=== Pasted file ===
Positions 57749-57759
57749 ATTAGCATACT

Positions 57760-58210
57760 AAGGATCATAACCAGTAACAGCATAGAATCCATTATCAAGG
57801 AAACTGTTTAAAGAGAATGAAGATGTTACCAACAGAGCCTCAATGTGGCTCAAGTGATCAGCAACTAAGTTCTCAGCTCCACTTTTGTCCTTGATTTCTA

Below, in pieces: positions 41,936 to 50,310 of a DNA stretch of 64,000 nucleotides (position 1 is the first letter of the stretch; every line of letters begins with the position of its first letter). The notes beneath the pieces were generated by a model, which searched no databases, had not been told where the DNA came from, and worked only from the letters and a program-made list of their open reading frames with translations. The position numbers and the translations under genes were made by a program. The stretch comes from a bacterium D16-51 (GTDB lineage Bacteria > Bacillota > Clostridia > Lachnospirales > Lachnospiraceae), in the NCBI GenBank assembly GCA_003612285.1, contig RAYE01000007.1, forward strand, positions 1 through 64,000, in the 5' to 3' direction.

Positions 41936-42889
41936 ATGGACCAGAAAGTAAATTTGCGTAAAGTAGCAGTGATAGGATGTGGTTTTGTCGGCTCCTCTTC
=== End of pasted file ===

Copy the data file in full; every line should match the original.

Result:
Positions 57749-57759
57749 ATTAGCATACT

Positions 57760-58210
57760 AAGGATCATAACCAGTAACAGCATAGAATCCATTATCAAGG
57801 AAACTGTTTAAAGAGAATGAAGATGTTACCAACAGAGCCTCAATGTGGCTCAAGTGATCAGCAACTAAGTTCTCAGCTCCACTTTTGTCCTTGATTTCTA

Below, in pieces: positions 41,936 to 50,310 of a DNA stretch of 64,000 nucleotides (position 1 is the first letter of the stretch; every line of letters begins with the position of its first letter). The notes beneath the pieces were generated by a model, which searched no databases, had not been told where the DNA came from, and worked only from the letters and a program-made list of their open reading frames with translations. The position numbers and the translations under genes were made by a program. The stretch comes from a bacterium D16-51 (GTDB lineage Bacteria > Bacillota > Clostridia > Lachnospirales > Lachnospiraceae), in the NCBI GenBank assembly GCA_003612285.1, contig RAYE01000007.1, forward strand, positions 1 through 64,000, in the 5' to 3' direction.

Positions 41936-42889
41936 ATGGACCAGAAAGTAAATTTGCGTAAAGTAGCAGTGATAGGATGTGGTTTTGTCGGCTCCTCTTC